The impact of Milan Expo is being felt in Florence, as the city serves up a platter of exhibitions and events related to the Expo’s theme of ‘Feeding the Planet, Energy for Life.’ The events have already been going on for several months, but October is the last month to enjoy the festivities. They are expected to draw an additional one million visitors to Florence during its entire programme.
Venues throughout the city are participating to showcase Florence’s cultural and historical roots, starting with a modern take on Brunelleschi’s dome. Entitled I_Dome, the three-dimensional installation been created with video mapping and invites visitors to step into a full-immersion experience in the courtyard of Palazzo Vecchio.
A temporary mall known as La Casa delle Eccellenze (House of Excellence) displays Tuscan innovation in the fields of fashion, homeware, crafts, mechanical construction and technology, alongside a series of seminars and workshops. This mall can be found in the ex-Tribunal of San Firenze, right next to the Bargello Museum.
Local Bio highlights the emphasis on sustainability, where visitors can expect to see and taste many traditional, organically produced products, while the Jellyfish exhibit located by the Arno River encourages visitors to think seriously on the issue of sustainability, reflecting largely on the concerns faced by the agricultural sector.
Putting the spotlight on the Tuscan region, I Giorni del Fare (Artisan Days) presents guided tours of select regional companies that are different by virtue of their cultural, historical and traditional heritage.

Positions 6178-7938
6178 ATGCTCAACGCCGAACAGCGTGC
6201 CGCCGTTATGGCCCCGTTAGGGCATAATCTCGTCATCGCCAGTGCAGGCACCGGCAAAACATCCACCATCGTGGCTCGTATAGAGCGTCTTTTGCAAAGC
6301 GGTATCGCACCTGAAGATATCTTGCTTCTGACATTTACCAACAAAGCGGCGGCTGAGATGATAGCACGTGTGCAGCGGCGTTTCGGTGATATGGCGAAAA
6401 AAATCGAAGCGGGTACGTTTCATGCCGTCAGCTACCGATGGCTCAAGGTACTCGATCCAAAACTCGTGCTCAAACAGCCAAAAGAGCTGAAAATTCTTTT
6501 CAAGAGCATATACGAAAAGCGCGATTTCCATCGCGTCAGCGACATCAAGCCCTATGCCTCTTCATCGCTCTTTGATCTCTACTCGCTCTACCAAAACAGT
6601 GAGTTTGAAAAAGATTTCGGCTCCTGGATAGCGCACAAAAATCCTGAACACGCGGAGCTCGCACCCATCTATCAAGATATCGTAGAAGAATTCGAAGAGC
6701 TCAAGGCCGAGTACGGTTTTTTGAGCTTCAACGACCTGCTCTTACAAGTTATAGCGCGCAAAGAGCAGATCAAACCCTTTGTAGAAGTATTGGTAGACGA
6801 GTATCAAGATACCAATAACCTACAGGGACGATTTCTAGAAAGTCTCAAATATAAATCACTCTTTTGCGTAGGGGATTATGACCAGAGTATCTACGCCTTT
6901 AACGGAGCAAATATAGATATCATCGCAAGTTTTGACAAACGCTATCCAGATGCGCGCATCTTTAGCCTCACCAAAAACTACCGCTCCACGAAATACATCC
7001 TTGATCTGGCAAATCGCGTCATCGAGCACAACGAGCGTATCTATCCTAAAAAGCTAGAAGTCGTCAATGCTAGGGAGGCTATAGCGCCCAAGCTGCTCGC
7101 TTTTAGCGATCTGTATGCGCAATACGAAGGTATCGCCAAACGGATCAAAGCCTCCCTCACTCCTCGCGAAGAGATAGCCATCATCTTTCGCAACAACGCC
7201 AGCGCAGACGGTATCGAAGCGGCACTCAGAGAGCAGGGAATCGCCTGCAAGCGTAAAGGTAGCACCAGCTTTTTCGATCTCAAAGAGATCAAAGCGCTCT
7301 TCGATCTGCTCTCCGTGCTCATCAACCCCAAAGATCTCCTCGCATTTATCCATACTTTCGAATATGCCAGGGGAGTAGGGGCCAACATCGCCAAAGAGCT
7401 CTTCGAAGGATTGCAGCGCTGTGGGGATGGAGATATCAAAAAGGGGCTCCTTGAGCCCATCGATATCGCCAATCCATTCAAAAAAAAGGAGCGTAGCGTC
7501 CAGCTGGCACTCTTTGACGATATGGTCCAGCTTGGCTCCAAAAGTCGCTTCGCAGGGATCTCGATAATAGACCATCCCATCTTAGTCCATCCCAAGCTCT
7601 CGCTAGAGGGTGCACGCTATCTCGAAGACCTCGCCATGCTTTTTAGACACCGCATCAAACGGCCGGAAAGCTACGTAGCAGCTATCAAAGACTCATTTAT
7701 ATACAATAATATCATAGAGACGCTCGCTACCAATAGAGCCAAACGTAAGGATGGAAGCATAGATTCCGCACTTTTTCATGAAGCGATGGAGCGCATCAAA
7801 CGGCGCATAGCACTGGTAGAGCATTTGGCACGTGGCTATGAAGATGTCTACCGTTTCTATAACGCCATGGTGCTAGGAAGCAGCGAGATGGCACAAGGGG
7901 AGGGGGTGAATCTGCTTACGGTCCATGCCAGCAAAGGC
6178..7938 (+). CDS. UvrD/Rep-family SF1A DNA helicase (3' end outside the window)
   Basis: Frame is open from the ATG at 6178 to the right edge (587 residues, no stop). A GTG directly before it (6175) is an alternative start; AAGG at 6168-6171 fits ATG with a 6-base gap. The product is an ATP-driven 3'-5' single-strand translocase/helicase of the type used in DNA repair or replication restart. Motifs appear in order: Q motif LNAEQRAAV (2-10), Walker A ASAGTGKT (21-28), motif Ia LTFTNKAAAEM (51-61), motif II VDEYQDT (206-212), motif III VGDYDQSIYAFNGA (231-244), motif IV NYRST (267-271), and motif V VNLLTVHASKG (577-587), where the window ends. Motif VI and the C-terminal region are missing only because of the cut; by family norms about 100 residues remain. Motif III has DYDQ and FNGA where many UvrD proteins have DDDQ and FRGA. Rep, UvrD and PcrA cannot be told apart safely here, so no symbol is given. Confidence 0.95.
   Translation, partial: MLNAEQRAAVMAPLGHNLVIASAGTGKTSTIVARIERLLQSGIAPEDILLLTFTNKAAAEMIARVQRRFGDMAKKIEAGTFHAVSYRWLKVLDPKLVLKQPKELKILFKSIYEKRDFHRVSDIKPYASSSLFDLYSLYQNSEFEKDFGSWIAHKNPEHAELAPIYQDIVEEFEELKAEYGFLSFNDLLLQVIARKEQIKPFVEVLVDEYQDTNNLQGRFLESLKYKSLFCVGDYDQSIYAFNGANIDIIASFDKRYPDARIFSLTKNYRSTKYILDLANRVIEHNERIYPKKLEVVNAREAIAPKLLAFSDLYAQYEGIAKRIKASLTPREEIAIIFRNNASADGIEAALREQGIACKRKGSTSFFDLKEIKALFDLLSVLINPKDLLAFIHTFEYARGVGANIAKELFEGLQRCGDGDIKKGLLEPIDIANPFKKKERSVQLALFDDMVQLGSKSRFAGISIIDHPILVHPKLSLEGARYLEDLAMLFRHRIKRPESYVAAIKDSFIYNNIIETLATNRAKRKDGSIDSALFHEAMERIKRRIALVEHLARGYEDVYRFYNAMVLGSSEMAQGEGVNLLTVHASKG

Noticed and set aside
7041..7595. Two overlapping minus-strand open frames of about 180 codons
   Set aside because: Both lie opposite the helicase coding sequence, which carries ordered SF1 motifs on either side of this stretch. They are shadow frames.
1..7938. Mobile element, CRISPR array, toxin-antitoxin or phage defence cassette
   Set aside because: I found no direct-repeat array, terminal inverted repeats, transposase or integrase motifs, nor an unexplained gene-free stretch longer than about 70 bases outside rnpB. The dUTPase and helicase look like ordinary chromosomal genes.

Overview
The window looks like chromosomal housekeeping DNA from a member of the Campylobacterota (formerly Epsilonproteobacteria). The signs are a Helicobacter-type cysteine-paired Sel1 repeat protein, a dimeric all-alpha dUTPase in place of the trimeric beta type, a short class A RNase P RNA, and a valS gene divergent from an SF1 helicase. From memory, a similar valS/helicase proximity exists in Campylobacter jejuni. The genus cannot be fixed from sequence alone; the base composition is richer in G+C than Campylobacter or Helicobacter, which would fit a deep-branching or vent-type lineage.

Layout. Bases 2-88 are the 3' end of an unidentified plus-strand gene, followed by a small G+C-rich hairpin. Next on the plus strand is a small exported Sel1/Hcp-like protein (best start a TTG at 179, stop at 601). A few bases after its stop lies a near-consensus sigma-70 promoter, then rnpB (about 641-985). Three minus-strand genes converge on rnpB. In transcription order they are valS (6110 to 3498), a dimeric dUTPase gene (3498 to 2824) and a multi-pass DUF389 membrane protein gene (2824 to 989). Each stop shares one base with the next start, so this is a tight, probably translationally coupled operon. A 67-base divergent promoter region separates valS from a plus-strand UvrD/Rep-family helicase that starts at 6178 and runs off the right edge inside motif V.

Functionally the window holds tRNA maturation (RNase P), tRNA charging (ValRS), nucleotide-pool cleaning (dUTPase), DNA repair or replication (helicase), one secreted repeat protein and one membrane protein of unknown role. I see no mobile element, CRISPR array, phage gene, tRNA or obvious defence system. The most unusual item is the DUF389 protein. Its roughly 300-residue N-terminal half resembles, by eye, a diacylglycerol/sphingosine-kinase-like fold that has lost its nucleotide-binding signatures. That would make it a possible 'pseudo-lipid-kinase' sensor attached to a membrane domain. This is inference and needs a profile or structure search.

Towards the end of the Expo an international forum entitled Grani e Pani (Grains and Bread) takes place at Orsanmichele, once Florence’s granary. Aside from hosting experts on grain-milling, bread-making and ancient gains, it also includes book presentations and tastings. The forum will be held at the Accademia dei Georgofili, one of Italy’s foremost national institutions, which for over 250 years has been contributing to the progress of science and its application in agriculture. The meetings will be divided into four sessions: grain, flour, bread in Tuscany, and bread in Italy. Each will host a panel of sector experts: growers, agronomists, millers, and break-makers from all over the nation. They will be recounting ancient and modern practices, as well as presenting their experiences tied to family and regional identities.
Until October 30th, every day of the work week there will be an itinerary from 3 to 6 p.m., starting with the documentary “Delle Specie diverse di frumento e pane siccome della panizzazione.” (“On Different Species of Wheat, on Bread, and on Bread-Making.”). The presentation is enhanced by an information-teaching presentation that covers the three theme areas. Wheat, with a selection of samples of ancient varieties cultivated in Tuscany and in other regions of Italy. Flour, exhibiting different types of flour alongside models of mills and historic illustrations. Bread, illustrating the different ways bread is made in Tuscany and other parts of Italy. Concluding the itinerary will be a collection of proverbs and folk sayings relating to the exhibition’s theme.
Information on all events can be found in English at www.expo2015firenze.it/en.
How to get to Expo 2015:
Reaching Milan from San Casciano is done in about three hours using public transport (the bus or the fast train).
Trains from Firenze S. M. Novella:
FrecciaRossa or Frecciargento, operated by Trenitalia
Italo, operated by NTV
From the main railway stations and the center of Milan: Buses will be available to and from the Expo. Alternatively, a new railway station is going to be opened at the north-west entrance of the Expo area, servicing fast trains and regional ones.
The Southwest entrance can be reached by metro Linea 1.
For more information, visit the official Expo 2015 website: www.expo2015.org